The Annual of the Association for Documentary Editing
2013, Volume 34
"Will not these days be by thy poets sung": Poems of the Anglo-African and National Anti-Slavery Standard, 1863–1864Edited by Elizabeth Lorang and R. J. Weir
|page 1||page 2||page 3||page 4|
Full size in new window
FOR THE ANTI SLAVERY STANDARD.
WORDS OF CHEER.
So, Vicksburg ours, and Lee at flight! Well, dear, you've told the tale; But you must talk no more to-night, Or your slight strength will fail Ere, finished their wearisome round, Doctor or nurse can come; But while I cool your throbbing wound I'll tell you tales of home.
Poor, aching head! three days it lay, Close at a rebel's feet, Senseless on the blood-soaked clay, Throughrain and noon-day heat! Poor, helpless arm! so sharp with pain, 'Twas joy to lose, you said, To keep our flag still free from stain, Our home from gladness fled!
And all that I can tell to thee, My knight, my brave, my shield, Of the dear home you pray to see, Must fiercer anguish yield. Oh! think of rebels met in fight, Vanquished in open fray, Nor ask of me, in these wounds' sight, Of their "Rear Guard" to-day.
You've told me how a foeman's hand Held yours in friendly cheer; Can I tell you of murd'rous brand 'Mong those you've saved from fear? With the vile loathsome snakes that crawl, Kissing the traitor's track, Ready, if rebel arms should fall, To use the fangs they lack?
Thank God that still the battle's din Rings in his long-strained ears! Thank God the nation's latest sin He neither heeds nor hears! Dream while he may of victor wreaths, And happy, grateful throng, When Victory her sword unsheaths— His dreams are none too long.
- A fortified city on the Mississippi River. Union general Ulysses S. Grant assaulted Vicksburg on May 19 and 22, 1863; when frontal attacks failed, he dug in for a siege. Confederate soldiers and civilians quickly ran low on food, water, and ammunition; after holding out for forty-six days, Confederate general John C. Pemberton surrendered his men and arms on July 4, 1863. The capture of the city prevented important supplies from reaching the Confederacy.
- Confederate general Robert E. Lee, commander of the Army of Northern Virginia. At the beginning of June 1863, Lee began to move troops in readiness for a raid in Pennsylvania. The campaign culminated in the Battle of Gettysburg (July 1–3, 1863). Lee achieved early success, but Union forces retaliated on the second and third days of the battle. Of the 75,000-strong Army of Northern Virginia, 28,000 men were killed, wounded, or missing; Lee's retreat began on July 4. Union casualties numbered more than 22,800. In "Words of Cheer," Una suggests that her speaker's wounded husband was one of them (he lay unconscious on the battlefield for "three days").
- An estimated 60,000 soldiers had limbs amputated during the course of the Civil War (Megan Kate Nelson, Ruin Nation: Destruction and the American Civil War [Athens: University of Georgia Press, 2012], 176). As empty sleeves and crutches became common sights in and beyond the hospital cities of Richmond and Washington, DC, civilians and soldiers sought to define the meaning of a lost limb as a symbol of the war amputees' masculinity and patriotism.Historian Frances Clarke has argued that "the Civil War took place within, and helped to create, a context of meaning that enabled many [Northern amputees] to consider their injuries as unambiguously 'honorable scars'" ("'Honorable Scars': Northern Amputees and the Meaning of Civil War Injuries," in Union Soldiers on the Northern Home Front: Wartime Experiences, Postwar Adjustments [New York: Fordham University Press, 2002], 363). However, contemporary attempts to define and fix the meaning of a lost limb also gesture toward "concerns about the masculinity of war amputees" (Nelson, 199). Una presents her soldier as a paragon of patriotism, in contrast to those who undermined the Union war effort on the home front, represented by the "Rear Guard" in stanza 3.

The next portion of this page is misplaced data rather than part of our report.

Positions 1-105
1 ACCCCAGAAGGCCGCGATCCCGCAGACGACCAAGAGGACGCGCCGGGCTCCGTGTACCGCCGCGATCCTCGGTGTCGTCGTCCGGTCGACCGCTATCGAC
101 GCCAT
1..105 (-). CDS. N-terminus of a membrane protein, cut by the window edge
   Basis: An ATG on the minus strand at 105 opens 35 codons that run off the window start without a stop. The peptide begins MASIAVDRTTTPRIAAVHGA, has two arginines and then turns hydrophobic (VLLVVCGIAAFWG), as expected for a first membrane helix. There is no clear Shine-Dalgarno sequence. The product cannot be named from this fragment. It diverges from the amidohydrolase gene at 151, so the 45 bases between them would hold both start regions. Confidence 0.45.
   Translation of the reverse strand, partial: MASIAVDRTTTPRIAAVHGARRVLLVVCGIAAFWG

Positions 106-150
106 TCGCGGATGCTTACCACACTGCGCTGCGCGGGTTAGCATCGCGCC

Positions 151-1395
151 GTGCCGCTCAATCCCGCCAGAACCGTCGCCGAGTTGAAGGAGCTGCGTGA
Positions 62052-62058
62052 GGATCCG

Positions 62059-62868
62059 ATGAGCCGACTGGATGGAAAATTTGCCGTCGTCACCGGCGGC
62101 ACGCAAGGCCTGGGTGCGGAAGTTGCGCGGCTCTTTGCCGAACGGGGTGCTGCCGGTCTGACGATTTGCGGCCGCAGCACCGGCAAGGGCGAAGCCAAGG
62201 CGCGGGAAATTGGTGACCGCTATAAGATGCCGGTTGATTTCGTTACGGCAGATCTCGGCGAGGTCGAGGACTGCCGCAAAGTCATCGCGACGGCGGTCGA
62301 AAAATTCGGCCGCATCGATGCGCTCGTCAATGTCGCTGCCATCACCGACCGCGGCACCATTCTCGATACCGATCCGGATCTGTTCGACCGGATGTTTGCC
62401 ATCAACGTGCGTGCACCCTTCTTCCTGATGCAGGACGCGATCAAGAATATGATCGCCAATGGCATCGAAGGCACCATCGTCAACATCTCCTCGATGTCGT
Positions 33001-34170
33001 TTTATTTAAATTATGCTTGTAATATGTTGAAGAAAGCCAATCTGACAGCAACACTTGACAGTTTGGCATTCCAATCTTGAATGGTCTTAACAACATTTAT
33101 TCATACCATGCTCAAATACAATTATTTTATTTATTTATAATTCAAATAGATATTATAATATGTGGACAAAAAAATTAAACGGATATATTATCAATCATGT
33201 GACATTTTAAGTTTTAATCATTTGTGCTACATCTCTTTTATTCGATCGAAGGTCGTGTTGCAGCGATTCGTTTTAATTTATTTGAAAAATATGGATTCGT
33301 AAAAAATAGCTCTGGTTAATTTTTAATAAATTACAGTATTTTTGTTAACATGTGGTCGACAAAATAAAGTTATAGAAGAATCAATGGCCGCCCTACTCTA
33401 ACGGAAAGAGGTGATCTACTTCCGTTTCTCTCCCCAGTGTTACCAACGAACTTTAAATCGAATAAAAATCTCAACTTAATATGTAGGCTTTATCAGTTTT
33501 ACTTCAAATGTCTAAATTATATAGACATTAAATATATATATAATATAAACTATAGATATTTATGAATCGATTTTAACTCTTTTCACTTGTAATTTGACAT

- The New York City Draft Riots and their aftermath dominated news on the home front in early August 1863. The federal government passed its first Conscription Act in March 1863, and the first draft took place in July. Democrats opposed the draft as unconstitutional (James M. McPherson, Battle Cry of Freedom: The American Civil War [London: Penguin, 1991] 608–9). The implementation of the draft sparked mob violence in several cities, New York foremost among them. For four days, July 13–16, rioters attacked African Americans, prominent Republicans, and public officers. More than a hundred people were killed; many more black New Yorkers grappled with trauma and destitution (Carla L. Peterson, Black Gotham: A Family History of African Americans in Nineteenth-Century New York City [New Haven, CT: Yale University Press, 2011], 225–53).
- The "murd'rous brand" refers to torches carried by the mob and, perhaps, the mark of Cain (Genesis 4:15).
- Una's rioters are in league with the Copperheads. The poisonous copperhead snake lent Lincoln's supporters their preferred term of abuse for Peace Democrats, who opposed the administration's war policies and promoted peace with the South. As a term for describing Peace Democrats, "Copperhead" was widely associated with disloyalty and treachery on the home front.